The Center for Simulation and Modeling has assembled a group of more than 50 faculty members from across the University who are engaged in computational research. These include faculty in Chemistry, Biology, Computational Biology, Physics and Astronomy, Mathematics, Computer Science, Economics and several of the departments in the Swanson School of Engineering, as well as faculty from the Schools of Public Health, and Medicine, and the Graduate School of Public and International Affairs for the purpose of leveraging both their work and expertise.
Civil and Environmental Engineering
Dr. Abad leads the Earth Processes & Environmental Flows (EPEF) research group which performs experimental and numerical research. His research interests related to computational areas are: development of Computational Fluid Dynamics (CFD) models for earth processes and environmental flows (especially those related to subaerial and submarine environments), prediction of short- (engineering time scale) and long-term (geological time scales) evolution of river systems. Sediment transport and multiphase flow modeling.
Anna Balazs' research involves theoretical and computational modeling of the thermodynamic and kinetic behavior of polymer blends and composites. She is also investigating the properties of polymers at surfaces and interfaces.
Modeling and simulations of the structure and dynamics of biomolecular complexes and assemblies; statistical mechanics of macromolecules; molecular aspects of biochemical and biophysical networks; computer modeling and engineering of enzyme-substrate, protein-DNA and protein-drug binding and interactions; mathematical modeling of cell cycle signaling and regulation, statistical analysis of gene expression arrays.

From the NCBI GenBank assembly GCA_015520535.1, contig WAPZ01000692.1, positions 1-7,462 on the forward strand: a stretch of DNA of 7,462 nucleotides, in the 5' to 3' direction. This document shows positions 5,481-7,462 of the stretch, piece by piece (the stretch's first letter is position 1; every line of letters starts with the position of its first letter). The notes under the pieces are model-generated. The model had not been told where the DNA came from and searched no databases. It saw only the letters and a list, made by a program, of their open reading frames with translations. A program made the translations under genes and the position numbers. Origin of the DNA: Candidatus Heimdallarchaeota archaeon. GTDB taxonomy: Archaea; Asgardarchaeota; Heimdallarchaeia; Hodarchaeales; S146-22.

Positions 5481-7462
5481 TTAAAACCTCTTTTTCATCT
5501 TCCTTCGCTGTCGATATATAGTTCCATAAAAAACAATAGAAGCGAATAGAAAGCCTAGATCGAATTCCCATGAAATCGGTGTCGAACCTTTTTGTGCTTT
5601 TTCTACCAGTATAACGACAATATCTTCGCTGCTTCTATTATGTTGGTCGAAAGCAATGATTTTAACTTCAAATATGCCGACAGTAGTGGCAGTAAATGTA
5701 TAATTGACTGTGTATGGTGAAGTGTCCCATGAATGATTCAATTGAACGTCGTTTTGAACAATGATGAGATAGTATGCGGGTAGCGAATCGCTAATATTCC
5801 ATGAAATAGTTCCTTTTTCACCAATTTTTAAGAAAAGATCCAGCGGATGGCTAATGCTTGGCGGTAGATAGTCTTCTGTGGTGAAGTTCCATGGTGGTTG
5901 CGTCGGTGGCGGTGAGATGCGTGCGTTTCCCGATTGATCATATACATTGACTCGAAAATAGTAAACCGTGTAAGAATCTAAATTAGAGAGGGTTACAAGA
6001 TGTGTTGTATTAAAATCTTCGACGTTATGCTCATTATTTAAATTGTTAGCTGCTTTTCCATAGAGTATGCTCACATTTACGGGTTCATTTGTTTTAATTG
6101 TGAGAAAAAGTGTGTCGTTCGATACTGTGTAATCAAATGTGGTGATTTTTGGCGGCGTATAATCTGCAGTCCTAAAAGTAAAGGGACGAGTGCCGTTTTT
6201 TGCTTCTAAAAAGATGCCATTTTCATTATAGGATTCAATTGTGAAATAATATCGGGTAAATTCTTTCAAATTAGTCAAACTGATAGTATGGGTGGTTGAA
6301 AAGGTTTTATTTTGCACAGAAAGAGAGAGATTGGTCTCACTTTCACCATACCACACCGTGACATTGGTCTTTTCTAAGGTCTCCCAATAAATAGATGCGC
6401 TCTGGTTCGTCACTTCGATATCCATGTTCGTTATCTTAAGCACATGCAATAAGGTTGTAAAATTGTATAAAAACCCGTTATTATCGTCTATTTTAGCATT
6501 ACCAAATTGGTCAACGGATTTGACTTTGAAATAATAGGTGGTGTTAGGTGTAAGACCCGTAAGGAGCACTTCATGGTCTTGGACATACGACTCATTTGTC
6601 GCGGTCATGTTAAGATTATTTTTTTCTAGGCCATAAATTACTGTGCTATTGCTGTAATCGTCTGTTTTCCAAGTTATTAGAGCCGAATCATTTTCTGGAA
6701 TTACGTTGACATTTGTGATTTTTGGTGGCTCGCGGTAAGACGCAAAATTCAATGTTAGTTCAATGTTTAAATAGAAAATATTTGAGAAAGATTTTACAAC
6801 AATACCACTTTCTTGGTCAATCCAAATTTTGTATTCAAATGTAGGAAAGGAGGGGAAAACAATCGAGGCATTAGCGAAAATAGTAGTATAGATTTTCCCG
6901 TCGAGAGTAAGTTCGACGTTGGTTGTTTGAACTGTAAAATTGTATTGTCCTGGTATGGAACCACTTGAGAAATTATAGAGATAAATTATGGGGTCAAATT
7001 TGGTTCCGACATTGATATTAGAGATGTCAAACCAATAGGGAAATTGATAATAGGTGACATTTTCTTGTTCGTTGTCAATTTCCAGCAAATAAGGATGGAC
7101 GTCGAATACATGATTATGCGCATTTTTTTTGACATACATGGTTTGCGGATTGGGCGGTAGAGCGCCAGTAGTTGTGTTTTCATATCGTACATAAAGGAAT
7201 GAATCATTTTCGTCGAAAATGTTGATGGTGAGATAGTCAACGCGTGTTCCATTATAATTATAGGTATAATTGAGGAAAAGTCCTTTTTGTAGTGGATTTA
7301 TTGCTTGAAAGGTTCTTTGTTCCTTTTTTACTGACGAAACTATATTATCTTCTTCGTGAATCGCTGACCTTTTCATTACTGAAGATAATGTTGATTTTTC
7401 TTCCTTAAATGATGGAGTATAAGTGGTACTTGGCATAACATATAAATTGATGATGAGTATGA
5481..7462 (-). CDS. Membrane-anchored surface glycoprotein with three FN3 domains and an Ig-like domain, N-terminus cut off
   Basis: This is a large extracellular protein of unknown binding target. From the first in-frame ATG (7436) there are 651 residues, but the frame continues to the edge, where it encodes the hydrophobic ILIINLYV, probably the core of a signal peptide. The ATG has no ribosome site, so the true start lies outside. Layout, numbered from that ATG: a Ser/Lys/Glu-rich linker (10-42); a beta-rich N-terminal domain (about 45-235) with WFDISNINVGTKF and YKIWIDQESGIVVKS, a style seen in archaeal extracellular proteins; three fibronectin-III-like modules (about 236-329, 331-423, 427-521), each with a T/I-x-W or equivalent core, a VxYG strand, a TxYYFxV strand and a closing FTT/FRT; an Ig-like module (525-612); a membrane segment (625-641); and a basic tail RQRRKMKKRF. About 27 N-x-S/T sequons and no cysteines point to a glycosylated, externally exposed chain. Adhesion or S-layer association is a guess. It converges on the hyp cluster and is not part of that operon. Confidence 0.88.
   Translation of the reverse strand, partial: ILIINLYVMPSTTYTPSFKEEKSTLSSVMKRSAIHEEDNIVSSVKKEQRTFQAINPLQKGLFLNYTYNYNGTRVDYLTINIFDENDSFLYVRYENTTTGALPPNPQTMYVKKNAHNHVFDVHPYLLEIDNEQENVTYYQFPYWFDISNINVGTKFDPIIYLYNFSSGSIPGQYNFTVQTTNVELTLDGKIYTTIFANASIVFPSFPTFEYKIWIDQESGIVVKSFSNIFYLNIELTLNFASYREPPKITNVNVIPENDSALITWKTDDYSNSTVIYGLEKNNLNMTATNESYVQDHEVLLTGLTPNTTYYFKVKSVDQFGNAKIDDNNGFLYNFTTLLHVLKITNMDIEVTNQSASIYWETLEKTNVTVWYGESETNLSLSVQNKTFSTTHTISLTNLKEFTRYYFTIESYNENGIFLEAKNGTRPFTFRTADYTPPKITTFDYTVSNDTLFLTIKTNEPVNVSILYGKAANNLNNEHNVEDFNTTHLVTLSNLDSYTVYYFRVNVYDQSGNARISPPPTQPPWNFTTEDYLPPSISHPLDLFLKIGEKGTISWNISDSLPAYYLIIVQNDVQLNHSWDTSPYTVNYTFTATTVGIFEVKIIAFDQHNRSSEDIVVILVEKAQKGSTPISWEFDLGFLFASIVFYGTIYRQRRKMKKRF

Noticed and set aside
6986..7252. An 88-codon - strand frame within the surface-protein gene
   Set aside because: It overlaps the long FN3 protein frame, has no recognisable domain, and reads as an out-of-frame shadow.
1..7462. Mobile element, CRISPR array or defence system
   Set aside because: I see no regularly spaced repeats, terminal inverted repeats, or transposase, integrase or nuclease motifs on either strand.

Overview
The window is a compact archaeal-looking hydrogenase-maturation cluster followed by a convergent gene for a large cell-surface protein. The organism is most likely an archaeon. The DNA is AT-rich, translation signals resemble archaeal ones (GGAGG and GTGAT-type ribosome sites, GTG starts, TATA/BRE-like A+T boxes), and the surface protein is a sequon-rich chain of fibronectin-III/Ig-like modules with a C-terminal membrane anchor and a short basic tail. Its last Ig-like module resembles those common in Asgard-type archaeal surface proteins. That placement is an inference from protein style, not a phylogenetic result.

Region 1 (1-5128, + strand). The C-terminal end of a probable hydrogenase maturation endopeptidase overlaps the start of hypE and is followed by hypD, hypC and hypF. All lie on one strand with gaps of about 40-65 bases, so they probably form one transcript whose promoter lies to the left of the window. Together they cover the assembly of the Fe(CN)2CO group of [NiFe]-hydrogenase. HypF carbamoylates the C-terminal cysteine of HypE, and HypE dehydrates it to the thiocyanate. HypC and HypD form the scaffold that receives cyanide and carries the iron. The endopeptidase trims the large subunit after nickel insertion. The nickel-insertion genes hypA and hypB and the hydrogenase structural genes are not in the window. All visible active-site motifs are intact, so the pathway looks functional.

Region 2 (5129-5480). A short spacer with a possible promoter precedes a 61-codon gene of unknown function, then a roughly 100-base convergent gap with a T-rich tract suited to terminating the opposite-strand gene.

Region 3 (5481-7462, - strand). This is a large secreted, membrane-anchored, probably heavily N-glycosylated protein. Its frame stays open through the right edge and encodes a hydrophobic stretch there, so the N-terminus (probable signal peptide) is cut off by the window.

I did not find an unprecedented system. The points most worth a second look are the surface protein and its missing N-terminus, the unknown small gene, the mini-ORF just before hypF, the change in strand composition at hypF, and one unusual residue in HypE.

The goal of Dr. Balaban's research is to develop a rational basis for understanding the neurobiology of the vestibular system so that new therapies for vestibular disorders can be designed. This goal is approached by: (1) identifying the organization of central vestibular circuits that mediate autonomic and somatic motor responses to vestibular stimulation; (2) identifying neurotransmitters and intracellular signal transduction proteins that are important in these brain circuits; (3) examining the role of these biochemical constituents in responses to challenges from toxins; and (3) identifying contributions of these mechanisms to the clinical linkage among balance disorders, anxiety disorders (panic with agoraphobia), and migrainous vertigo.
Department of Chemical Engineering
Dr. Ipsita Banerjee received her PhD from Rutgers University, MS from Indian Institute of Science, and BS degree from Jadavpur University, all in Chemical Engineering. Her primary research interest is in the area of process systems engineering and its application in different chemical and biomedical problems. She is currently developing novel methods for differentiating embryonic stem cells to pancreatic lineage and applying systems engineering principles to the analysis of regulatory network of the differentiating cells population. She is also interested in reaction network modeling and development of reduced reaction networks for energy efficient combustion processes.
Human and Computational Genetics